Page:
There are a lot of reasons that make corporations register a trademark. Some want to protect their goods and services from competitors. Other entrepreneurs want to enter the international market. The first step is to register an international trademark under the Madrid system. Some companies need trademarks to get domains for online projects. Certain firms expand their portfolios with intellectual property assets to increase their value. All the above-mentioned can be solved with trademark registration.
Registering a brand is an essential step to protect it from potential infringement. While registration provides certain advantages, it does not guarantee absolute protection against infringement. So businesses should check their marks to ensure maximum protection of their marks. Consulting with a knowledgeable fintech lawyer can help navigate the complexities of trademark law and ensure comprehensive protection for your brand.
How long will it take to register a trademark?
The trademark registration process is not unified and subject to the country’s legislation. Thus, the terms of registration are also different. Office Actions and opposition from third parties that may cause delays. Thus, the trademark registration application should be prepared carefully. Our specialists with more than 10 years of expertise guide throughout the process.
How long does it take to register a trademark? Registration of an international trademark can take between 12 and 24 months. The timeframe varies from country to country.
It normally takes 6–12 months to register a trademark in the EU. The time depends on the verifications by national authorities or oppositions against it.
For example, in general, it takes up to 10–12 weeks to register a trademark in the United Kingdom. The UK Intellectual Property Office (UKIPO) verifies possible conflicts with the existing marks. The UKIPO also reviews applications, makes changes, or recommends clarifications before registration.
International trademark registration under Madrid Agreement/Protocol
In a globalized world trademark protection outside the country of origin is vital. The Madrid Agreement/Protocol (hereafter “Madrid”) is an international system. The Protocol grants a single application to 100 member countries. This simplifies the complex and expensive process of registering trademarks abroad. This article provides an overview of what Madrid is and how to register a logo trademark.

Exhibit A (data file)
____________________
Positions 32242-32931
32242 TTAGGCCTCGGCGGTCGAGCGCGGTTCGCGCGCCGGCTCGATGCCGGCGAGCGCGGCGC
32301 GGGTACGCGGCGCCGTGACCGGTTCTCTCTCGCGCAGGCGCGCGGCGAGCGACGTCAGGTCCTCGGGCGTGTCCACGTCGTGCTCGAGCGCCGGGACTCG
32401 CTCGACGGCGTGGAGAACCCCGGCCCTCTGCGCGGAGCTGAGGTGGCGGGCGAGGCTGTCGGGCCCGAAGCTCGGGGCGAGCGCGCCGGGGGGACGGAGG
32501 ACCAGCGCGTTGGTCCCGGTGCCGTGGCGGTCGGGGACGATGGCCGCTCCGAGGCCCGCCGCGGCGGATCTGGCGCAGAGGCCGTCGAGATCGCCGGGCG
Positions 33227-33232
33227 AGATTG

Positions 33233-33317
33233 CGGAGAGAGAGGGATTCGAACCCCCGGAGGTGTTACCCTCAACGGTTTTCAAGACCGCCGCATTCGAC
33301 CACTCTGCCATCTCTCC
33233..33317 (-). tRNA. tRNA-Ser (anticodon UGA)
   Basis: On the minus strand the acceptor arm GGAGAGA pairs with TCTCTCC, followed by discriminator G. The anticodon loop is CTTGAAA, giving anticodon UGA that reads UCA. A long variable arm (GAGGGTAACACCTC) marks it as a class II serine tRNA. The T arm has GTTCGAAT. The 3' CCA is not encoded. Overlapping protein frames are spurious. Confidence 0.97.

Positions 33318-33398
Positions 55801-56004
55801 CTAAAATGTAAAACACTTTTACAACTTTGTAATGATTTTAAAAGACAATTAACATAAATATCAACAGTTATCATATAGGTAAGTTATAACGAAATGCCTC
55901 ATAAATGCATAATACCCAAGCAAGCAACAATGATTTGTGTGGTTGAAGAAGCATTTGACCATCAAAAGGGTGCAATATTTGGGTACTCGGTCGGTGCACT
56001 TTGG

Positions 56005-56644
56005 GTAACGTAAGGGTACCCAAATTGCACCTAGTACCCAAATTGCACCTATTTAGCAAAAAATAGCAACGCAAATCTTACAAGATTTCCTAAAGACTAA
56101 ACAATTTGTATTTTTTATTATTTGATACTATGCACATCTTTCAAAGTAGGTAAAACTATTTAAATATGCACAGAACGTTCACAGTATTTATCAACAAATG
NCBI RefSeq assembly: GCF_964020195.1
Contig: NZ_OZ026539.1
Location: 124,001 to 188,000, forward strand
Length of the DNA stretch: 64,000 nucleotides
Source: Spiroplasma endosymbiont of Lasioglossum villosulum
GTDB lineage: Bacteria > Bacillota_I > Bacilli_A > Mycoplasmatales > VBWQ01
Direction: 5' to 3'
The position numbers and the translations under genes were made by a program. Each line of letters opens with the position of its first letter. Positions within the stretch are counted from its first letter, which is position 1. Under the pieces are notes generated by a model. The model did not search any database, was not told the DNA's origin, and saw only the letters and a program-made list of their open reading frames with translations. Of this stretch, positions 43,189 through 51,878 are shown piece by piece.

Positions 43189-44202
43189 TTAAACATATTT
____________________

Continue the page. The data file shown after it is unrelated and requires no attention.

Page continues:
The Madrid Agreement is administered by the World Intellectual Property Organization (WIPO). It was established in 1891 and revised in 1967, 1989, and 2006. The Protocol establishes a special international registration system. This system takes effect together with national registration. It allows global TM establishment without submitting separate applications for each country. WIPO encourages applicants to use the Madrid system instead of filing many applications.
To register via Madrid, one must first get protection approval in its home country. This status serves as a basis for obtaining protection in other jurisdictions. Some countries demand extra paperwork to receive protection via Madrid. This may happen even if the trademark has been approved elsewhere. Many times translated documents are required. Fees will depend on the number of classes of goods being registered. The range is usually anywhere from $500-2,500 USD. It depends on how many goods/services categories are being protected).
If WIPO accepts application to the Madrid System, the mark will be protected. The protection takes effect immediately in all countries. This may take several months depending on requests from third parties. As long as the registration is valid renewal fees apply every 10 years. Otherwise, companies can choose more countries and regions to expand protection. And you can also add new ones that have not yet been included during the initial registration period.
The benefits of trademark protection through the Madrid System are obvious. These are fast and cost-effective worldwide protection, simplified administration, and reduction of bureaucracy. Also, a single legal procedure in all participating countries provides more effective remedies. Those who do not use the system face serious problems when trying to protect their IP rights abroad. Financial losses are inevitable when combating violations in numerous jurisdictions. Without support from the authorities or intellectual property lawyers, this is impossible.
A trademark registration through the Madrid agreement is becoming increasingly important for businesses. Especially for those that expand operations into other regions.
Estimation of the chances for successful registration
If you doubt that your trademark meets the legal requirements, you can conduct a preliminary check of the designation. Contact our legal team to know how much to register trademark.
The first step is to conduct a comprehensive search of existing trademarks. It ensures that the proposed mark does not infringe on any existing marks. This search includes databases and common law sources such as newspapers and magazines.
It allows you to make amendments to the designation and the list of goods and services. This saves time and eliminates possible Office Actions and opposition from third parties.